Branch Count Continues Downward, But At A Slower Pace

This Month in Retail Banking

After two years of COVID-accelerated branch closures, financial institutions have now slowed the pace of consolidations, according to the latest FDIC Share of Deposits data (Figure 1). The closure rate for 2023 is at a level not seen since the eight-year period leading up to the pandemic. 

Figure 1: Branch Count Trend​

Source: Curinos BranchScape, FDIC​

The shuttering of in-store branches, however, has continued to quicken the 9.4% closure rate is more than four times that of traditional branches (Figure 2). In-store branches have historically been effective in acquiring customers, but they’ve long struggled to achieve the relationship depth needed for sufficient per-customer profitability. Consumers now visit branches far less often, and many have cooled on the convenience of doing their banking while buying their groceries.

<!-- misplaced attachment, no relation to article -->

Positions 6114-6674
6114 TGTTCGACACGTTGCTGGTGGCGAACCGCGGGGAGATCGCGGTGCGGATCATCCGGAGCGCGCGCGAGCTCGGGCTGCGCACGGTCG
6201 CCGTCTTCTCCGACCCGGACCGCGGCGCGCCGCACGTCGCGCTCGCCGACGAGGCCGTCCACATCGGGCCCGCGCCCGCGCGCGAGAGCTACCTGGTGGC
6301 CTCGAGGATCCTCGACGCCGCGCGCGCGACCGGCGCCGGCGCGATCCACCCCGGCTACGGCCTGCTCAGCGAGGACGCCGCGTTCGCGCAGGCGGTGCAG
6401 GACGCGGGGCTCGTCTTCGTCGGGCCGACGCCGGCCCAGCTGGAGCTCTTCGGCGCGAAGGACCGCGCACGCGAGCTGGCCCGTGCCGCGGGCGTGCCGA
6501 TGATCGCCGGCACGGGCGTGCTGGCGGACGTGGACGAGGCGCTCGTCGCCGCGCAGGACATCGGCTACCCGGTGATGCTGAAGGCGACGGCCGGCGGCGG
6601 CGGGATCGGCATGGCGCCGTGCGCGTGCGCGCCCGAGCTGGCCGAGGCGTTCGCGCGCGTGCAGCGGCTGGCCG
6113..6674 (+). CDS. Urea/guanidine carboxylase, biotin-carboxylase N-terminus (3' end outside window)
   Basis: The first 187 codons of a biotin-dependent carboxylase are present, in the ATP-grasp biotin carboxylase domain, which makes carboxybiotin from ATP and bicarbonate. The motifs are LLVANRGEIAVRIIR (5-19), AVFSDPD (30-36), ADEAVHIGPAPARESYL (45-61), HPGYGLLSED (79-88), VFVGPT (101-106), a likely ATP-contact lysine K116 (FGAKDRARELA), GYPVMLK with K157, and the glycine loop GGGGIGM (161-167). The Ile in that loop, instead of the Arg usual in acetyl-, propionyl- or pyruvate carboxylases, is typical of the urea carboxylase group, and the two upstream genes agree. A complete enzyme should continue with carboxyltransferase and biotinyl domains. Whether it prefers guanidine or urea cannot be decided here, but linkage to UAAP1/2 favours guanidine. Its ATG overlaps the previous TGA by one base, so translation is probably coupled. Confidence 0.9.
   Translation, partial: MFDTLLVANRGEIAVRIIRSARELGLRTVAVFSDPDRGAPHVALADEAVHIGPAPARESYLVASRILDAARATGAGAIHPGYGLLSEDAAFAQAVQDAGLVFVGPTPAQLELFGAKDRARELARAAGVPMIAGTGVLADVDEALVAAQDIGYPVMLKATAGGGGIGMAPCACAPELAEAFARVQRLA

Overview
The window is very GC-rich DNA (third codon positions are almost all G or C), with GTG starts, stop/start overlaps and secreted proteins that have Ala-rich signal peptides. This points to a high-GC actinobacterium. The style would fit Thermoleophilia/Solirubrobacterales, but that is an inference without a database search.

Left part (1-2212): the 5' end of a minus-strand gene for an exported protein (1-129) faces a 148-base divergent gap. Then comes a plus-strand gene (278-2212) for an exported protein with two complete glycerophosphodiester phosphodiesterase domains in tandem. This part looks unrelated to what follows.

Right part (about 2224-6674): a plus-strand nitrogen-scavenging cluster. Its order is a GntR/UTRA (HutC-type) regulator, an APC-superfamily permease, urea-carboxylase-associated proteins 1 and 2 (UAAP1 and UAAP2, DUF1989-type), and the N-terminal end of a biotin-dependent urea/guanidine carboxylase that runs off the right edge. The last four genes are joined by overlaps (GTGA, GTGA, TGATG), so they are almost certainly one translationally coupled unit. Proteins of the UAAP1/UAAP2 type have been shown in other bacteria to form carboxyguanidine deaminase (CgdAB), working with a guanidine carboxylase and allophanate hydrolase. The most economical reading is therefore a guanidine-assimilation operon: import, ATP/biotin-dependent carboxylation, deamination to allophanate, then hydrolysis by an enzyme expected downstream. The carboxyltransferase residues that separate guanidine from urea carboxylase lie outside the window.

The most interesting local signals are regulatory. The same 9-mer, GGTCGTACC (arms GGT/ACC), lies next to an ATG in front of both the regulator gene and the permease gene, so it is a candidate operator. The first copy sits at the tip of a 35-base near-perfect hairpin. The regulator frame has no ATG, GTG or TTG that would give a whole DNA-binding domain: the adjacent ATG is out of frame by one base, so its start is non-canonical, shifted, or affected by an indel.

Figure 2:

Branch Count Trend - Traditional

Branch Count Trend - In-Store

Source: Curinos BranchScape, FDIC

Super-regional and regional banks have been disproportionately driving the overall reduction in branch counts (Figure 3), for a number of reasons. They have a larger scale point from which to thin, and overlapping territories from mergers have called for fewer branches (Truist is an example). On top of that, some of those under financial stress are focusing on further cost savings. 

Figure 3: Branch Count Trend by Bank Type​

Source: Curinos BranchScape, FDIC; National includes Chase, Wells Fargo and BofA, Super Regional >300 Branches, Regional 75-300 Branches, Super Community 10-75 Branches, Community 2-10 Branches​

With less inventory of super-regional and regional branches that can be closed, how does an industry that has more branches than it needs achieve the necessary scale of reductions? It’s the right question, and clearly some kind of workout is needed. But so far no paths have emerged that may lead to an appropriate balance 

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